Monday of the Second Week in Lent
Here we are in the second week of Lent. Ash Wednesday called us to metanoia – a conversion of heart. With a cross of ashes we were exhorted to: “Turn away from sin and be faithful to the gospel.” And, of course, we promised Lenten sacrifices intending to achieve that goal. We know that we will fall short of our best intentions and promises. We always do. That’s when we ask God for mercy. The Psalm response pleads: “Lord, do not deal with us according to our sins” (Psalm 79).
Our own acts of contrition echo Daniel’s words in our first reading: “God, you keep your merciful covenant toward those who love you and keep your commandments! We have sinned, been wicked and done evil and are shamefaced. But yours, O Lord, are compassion and forgiveness!” (Daniel 9: 4-9).
How can we ever achieve that conversion of heart and truly turn away from sin? Luke gives us the prescription for our repentance: “Be compassionate as your Father is compassionate. Do not judge… Do not condemn… Pardon… Give… For the measure you measure with will be measured back to you” (Luke 6: 36-38).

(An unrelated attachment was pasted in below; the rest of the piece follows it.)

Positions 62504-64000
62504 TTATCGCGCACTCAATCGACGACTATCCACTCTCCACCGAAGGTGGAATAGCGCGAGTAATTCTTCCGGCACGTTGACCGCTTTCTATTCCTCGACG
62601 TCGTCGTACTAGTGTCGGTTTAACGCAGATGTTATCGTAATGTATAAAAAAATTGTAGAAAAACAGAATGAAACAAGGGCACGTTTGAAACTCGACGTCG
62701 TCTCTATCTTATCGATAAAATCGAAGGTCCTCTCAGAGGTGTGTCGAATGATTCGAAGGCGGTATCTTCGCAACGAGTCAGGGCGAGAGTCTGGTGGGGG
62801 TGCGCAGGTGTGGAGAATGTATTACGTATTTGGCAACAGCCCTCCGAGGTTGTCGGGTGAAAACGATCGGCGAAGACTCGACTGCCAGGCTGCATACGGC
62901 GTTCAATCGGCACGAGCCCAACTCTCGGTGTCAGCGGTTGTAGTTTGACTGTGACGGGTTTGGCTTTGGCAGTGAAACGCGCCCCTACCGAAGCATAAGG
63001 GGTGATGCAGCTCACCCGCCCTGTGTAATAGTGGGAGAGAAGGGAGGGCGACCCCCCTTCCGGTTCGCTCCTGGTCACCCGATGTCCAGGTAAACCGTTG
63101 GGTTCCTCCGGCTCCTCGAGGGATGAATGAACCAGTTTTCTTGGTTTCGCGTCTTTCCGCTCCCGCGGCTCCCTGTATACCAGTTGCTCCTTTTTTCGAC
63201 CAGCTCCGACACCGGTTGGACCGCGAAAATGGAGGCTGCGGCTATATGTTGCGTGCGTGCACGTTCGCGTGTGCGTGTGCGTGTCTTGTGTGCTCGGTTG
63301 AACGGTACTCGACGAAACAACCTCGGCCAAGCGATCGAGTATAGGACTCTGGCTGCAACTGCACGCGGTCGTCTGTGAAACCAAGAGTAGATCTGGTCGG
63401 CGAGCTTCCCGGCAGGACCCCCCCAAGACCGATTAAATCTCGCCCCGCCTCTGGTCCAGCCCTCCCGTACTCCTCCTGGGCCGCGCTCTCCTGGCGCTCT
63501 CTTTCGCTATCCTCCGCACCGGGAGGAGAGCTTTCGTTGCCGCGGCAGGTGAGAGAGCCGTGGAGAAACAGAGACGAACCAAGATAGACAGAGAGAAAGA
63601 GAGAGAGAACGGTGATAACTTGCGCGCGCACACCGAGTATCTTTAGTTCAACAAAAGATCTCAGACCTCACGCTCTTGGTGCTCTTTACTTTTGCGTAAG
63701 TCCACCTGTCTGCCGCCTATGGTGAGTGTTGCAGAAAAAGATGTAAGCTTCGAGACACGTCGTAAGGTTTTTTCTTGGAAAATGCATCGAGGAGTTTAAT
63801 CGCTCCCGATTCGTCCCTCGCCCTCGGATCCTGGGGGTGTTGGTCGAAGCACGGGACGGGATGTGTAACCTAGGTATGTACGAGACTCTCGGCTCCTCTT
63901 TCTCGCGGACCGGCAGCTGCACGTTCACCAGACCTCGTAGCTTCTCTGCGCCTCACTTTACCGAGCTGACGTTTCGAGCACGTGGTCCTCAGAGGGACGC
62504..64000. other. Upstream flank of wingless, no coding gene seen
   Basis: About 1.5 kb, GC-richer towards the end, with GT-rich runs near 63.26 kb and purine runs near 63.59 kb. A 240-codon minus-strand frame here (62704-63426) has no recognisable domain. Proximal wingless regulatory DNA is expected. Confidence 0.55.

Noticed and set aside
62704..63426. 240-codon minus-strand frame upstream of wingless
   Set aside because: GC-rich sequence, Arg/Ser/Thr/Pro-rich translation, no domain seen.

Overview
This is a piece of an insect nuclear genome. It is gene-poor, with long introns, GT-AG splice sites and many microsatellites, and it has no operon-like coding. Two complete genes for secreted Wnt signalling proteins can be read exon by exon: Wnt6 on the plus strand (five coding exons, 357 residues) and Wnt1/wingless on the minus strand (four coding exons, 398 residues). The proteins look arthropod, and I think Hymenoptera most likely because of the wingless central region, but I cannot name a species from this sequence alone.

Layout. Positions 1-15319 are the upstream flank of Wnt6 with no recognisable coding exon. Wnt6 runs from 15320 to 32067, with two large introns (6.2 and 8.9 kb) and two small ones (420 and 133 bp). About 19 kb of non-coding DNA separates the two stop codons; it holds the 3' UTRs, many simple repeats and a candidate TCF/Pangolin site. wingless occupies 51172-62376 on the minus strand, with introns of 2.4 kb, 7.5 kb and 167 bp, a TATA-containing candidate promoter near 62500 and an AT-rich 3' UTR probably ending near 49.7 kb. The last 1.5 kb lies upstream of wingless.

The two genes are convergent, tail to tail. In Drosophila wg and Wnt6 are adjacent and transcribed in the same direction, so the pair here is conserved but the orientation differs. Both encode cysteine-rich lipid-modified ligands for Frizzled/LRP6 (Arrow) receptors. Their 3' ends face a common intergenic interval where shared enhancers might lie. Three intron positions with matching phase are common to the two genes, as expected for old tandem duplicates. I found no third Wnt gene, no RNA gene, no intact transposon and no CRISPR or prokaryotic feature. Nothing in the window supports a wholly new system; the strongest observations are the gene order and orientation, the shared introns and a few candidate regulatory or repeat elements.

These verses follow Luke’s account of The Beatitudes and Jesus’ commandment to “love your enemies, do good to those who hate you.” These things are not easy to do. If they were, there would be no reason for repentance, for compassion, for forgiveness. Yet, we are what we choose. When we decide to be compassionate, to pardon and to give of ourselves and our resources, we become the people God created us to be. When we extend mercy to one another, we need not be ashamed to seek mercy for ourselves.
Even when we fail to live up to our own best intentions and God’s expectations of us, may we never forget just how much God loves us, enough to grant us the infinite grace of reconciliation and forgiveness in the Passion of Jesus!
- Patricia Muehlbauer